AV Receiver is
our "DAC" that also process video signal, is the brain of your Home Theater System it will decodes audio signals to stereo, surround like: Dolby Digital, Dolby Atmos, DTS:X, video like HDR/Dolby Vision, handles resolutions like: 1080p/4K/8K, on a different refresh rates: 30Hz/60Hz/120Hz and handling image processing tech like VRR, FreeSync, etc.

AVR's on a HTIB are most likely basic, well built but where the product cut corners/cheap out is on the quality of the speakers included.

Good quality Speakers are not cheap and are a good investment, its technology doesn't change much and can last up to 15 years.

On the other hand AV Receivers, are expensive (above $800 USD) and they upgrade every year or so, upgrading connection technologies or goodies and sometimes big leaps that makes your AVR obsolete for a newer video equipment.

Keep in mind:
Good Quality Speakers + Cheap AVR performs better than Good Quality Expensive AVR + Cheap Speakers.

So, we can say if you want the best Theater Multi-Channel experience for your home you have to built it, piece by piece starting by choosing how many speakers aka channels you want. Focusing your budget on get the best speakers you can afford little by little, being your Front L, R and Center the most important, and then getting AVR that can handle the sound decoding and video processing that you want.

Building a Home Theater System can be a very daunting and expensive endeavor, yet rewarding like a building a swimming pool for your house -no kidding, if you are ok with a bath-tub settle with headphones, if you prefer a jacuzzy go for a HiRes and Audiophile headphones, if you want a pool without messing too much get  prefer a soundbar or basic HTIB these are like a Inflatable swimming pool. Funny Analogies yet kind of accurate.

One thing is very important if you go for the HTIB route or getting a AVR is to make sure it has a good accurate and precise Room Sound detection technology, every house is different and you need to treat a room specifically to get the most of your Home Theater.

5. What is Dolby Atmos, and why is so cool.

A channel means a Speaker, before surround technology put sound frequencies on each speaker, if the sound in your game or movie came infront the front speaker will sound, if goes back the surrounds will sound, left, right, center etc.

Dolby Atmos is a different paradigm, this technology uses every speaker to create a sound object in a 3D space, using several speakers to reproduce that sound entity, pretty cool. Dolby Atmos specification requires at least a couple of Height Channels (Speaker in the ceiling) in order to render this 3D sound space and the objects in it.

However, to enjoy Dolby Atmos your sound source should be decoded in this format. For TV and streaming only Disney+ and a few titles on Netflix or Prime comes with Dolby Atmos and of this bunch most are intended for Dolby Atmos 5.1.2. Only 4K Blu-ray can offered full Dolby Atmos Decoding up to 7.2.4.

What all this numbers mean?.
5.1.0 (5 Channel System)
5. is the # speakers at ear level.
.1 is the # of subwoofer in the system.
.0 is the # speakers for the height channels (Dolby Atmos and DTS:X)

So a 7 channel system is can be read like: 7.1 (all speakers at ear level) or 5.1.2 (5 at hear level, 2 for DAtmos).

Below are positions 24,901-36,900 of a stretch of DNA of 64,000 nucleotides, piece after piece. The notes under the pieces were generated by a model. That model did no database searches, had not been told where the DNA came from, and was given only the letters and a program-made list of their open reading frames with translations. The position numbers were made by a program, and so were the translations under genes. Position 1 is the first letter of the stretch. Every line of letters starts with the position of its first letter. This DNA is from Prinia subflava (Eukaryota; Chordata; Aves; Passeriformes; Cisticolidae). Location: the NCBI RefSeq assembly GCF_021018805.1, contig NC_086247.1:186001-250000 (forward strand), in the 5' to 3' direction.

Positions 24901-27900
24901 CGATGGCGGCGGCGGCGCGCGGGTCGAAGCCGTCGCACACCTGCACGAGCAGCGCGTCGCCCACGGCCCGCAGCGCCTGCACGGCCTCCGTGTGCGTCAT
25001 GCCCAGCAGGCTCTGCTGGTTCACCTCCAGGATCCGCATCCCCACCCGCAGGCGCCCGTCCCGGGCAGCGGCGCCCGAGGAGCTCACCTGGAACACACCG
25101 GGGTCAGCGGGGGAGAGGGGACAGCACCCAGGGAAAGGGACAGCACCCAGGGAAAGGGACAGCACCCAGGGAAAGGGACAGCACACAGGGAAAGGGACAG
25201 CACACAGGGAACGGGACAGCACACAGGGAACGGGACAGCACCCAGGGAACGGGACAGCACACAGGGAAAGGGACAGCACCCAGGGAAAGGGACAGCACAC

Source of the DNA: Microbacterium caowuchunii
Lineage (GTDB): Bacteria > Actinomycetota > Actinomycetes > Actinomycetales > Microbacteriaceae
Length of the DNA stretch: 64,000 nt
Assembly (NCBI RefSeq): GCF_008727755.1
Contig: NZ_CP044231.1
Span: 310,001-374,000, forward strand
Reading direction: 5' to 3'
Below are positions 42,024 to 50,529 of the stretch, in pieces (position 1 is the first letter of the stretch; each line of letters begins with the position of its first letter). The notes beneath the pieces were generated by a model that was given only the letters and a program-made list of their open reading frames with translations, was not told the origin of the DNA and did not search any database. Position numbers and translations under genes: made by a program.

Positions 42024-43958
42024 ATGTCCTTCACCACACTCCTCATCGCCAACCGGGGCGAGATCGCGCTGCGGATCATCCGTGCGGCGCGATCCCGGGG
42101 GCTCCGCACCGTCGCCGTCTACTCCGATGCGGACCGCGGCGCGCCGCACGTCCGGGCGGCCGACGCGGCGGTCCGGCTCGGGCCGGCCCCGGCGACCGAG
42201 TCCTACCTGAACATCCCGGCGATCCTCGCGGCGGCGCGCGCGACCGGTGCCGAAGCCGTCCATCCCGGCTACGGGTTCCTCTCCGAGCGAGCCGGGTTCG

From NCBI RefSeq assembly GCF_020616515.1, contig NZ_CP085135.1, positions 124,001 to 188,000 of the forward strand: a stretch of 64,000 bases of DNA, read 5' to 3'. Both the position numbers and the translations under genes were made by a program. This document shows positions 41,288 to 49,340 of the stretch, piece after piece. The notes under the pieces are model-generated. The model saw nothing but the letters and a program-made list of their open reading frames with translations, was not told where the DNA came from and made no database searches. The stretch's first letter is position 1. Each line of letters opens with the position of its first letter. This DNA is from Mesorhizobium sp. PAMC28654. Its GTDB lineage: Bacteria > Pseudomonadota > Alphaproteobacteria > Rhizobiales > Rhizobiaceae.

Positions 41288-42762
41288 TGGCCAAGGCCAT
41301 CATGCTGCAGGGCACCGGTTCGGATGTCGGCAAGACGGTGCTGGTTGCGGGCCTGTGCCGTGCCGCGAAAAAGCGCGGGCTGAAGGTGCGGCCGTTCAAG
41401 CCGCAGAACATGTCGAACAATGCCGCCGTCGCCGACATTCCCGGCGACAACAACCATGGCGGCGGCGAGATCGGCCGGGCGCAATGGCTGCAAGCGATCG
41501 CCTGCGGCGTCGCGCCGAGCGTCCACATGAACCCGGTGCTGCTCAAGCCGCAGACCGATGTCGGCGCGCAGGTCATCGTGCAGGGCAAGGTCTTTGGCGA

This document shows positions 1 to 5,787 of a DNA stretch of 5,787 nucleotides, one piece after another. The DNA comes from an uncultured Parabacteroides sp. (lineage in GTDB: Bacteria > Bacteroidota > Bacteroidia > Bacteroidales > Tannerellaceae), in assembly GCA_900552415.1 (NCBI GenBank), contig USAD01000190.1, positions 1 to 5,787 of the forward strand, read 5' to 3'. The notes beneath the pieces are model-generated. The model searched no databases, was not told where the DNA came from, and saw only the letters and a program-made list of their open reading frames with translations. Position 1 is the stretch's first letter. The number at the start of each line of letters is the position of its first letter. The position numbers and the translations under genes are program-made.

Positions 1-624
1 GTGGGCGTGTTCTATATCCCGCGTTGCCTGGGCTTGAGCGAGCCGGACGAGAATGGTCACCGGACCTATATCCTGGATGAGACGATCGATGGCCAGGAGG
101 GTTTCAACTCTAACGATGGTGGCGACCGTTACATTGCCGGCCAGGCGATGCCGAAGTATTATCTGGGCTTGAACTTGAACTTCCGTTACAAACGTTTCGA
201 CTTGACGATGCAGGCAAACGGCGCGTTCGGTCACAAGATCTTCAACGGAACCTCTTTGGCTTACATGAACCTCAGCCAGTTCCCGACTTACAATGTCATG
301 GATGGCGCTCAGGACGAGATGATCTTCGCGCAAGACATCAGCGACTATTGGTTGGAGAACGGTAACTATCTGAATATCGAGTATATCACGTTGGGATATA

9 Channel system: 9.1 or 5.1.4, yes this means more speakers in the ceiling and implies a powerful AMP or AVR that can process 9 channels, and you can go bananas on these 11. 13 etc. A good 9 channels AVR goes from $1200 or above, yep only the unit, without speakers.

Worth to mention: 5.1.2 for Dolby Atmos is what all the media content developers are using for streaming, movies and videogames. Getting more channels is intended for bigger rooms and audience, so everybody can get a good soundfield reproduction no matter where they are seated.

The importance of a good quality Subwoofer (SW)

The Sub is a big woofer that reproduce very low frequencies, but on reality is the girt that tights your sound experience together, it brings body to the sound waves it shakes you, hits you and moves you... is like a rumble feedback gives life to your home theater system. Don't cheap out on it and if your AVR supports it and you have a big room getting a second one might be a very good option.

6. Recommendations
A) If you want better sound than your weak TV speakers, I recommend to go for a pair of Bookshelf speakers with built-in amp and a subwoofer out, and get also a sub-woofer. These combo will give you far better sound quality than any expensive (two times) soundbard or a cheap home theater.
Power Monitors (Speakers) + Subwoofer.

B) If you want a Home Theater System and don't want to break the bank, check Onkyo HTS solutions, and that's pretty much it. Sometimes Yamaha also releases bundles but are rare.

Klipsch another good quality brand, also offers HTIB but these don't come with a AVR, only the speakers.

C) if you want to build your own Home Theater System without breaking the bank, and it will be better than any HTIB of $800 USD, pretty much at the same level of a $2000 USD system for about half the price, including Dolby Atmos capability:

Get Klipsch 5.1 HTIB speakers (around $350 - 450 usd) + 2 bookshelf speakers ($99 USD - 130 USD) + AV Receiver from $350 to $500 USD, Onkyo, Denon, Yamaha, Sony (highly recommended for easy to setup) for 7.1 or more channels and dolby atmos support. These speakers are very well made, it sounds fantastic and are very affordable.